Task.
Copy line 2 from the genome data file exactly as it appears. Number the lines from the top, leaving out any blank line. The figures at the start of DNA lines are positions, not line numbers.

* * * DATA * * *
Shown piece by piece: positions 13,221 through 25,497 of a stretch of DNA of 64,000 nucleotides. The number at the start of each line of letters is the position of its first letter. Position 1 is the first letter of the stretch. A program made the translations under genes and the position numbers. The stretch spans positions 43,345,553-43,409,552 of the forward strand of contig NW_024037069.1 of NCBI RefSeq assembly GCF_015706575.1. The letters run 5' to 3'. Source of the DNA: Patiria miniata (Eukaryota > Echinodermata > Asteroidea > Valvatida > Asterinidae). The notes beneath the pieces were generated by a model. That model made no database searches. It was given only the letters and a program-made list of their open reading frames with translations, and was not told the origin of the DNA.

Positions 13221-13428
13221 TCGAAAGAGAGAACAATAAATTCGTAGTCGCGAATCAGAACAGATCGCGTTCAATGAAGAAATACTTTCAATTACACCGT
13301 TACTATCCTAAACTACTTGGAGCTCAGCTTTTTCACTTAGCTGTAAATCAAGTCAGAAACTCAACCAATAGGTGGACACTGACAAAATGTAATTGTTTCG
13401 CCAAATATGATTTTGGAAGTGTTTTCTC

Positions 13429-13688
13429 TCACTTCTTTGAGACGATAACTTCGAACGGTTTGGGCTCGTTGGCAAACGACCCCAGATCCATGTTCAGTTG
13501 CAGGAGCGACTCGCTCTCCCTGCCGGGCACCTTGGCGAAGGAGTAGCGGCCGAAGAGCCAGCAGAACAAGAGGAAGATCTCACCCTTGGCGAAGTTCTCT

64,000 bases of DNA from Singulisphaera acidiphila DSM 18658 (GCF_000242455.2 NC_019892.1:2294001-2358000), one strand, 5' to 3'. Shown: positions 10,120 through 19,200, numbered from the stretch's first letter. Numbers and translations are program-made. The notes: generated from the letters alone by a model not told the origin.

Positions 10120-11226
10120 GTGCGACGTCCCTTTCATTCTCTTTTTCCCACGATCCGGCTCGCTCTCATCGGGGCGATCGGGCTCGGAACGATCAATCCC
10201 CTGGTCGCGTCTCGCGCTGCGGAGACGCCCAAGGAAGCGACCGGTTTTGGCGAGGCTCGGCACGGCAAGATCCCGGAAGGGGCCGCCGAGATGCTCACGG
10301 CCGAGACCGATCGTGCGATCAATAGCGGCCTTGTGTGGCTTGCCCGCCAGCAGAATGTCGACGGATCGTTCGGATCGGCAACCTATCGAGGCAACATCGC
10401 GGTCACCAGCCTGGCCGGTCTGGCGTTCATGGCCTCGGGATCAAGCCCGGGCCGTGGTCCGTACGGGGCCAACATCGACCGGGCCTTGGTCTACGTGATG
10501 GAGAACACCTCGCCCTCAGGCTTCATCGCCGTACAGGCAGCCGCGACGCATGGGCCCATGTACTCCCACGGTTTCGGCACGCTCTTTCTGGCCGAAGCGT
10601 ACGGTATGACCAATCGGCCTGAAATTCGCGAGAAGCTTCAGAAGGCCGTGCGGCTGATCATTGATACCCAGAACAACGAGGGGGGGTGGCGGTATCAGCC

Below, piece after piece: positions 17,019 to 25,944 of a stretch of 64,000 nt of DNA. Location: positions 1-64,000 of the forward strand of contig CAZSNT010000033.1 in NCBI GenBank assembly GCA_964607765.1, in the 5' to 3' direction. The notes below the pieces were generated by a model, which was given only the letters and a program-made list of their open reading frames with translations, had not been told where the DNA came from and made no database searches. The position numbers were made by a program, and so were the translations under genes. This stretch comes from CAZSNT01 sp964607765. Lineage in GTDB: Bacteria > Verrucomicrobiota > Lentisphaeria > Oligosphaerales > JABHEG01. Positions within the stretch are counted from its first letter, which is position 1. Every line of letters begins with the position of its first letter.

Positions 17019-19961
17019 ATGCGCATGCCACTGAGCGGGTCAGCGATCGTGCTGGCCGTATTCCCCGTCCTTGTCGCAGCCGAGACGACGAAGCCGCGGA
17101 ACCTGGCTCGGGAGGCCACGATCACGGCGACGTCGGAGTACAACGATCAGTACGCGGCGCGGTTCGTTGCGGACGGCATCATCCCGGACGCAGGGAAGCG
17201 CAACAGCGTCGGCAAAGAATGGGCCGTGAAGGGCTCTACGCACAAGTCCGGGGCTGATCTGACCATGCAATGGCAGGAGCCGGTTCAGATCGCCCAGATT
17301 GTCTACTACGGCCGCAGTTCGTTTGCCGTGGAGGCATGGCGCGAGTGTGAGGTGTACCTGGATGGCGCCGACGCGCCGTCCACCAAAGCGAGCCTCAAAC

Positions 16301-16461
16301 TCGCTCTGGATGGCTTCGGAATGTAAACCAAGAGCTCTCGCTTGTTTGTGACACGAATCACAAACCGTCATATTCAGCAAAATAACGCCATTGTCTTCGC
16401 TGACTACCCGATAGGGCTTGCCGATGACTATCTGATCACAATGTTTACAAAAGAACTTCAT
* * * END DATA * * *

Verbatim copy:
Positions 13221-13428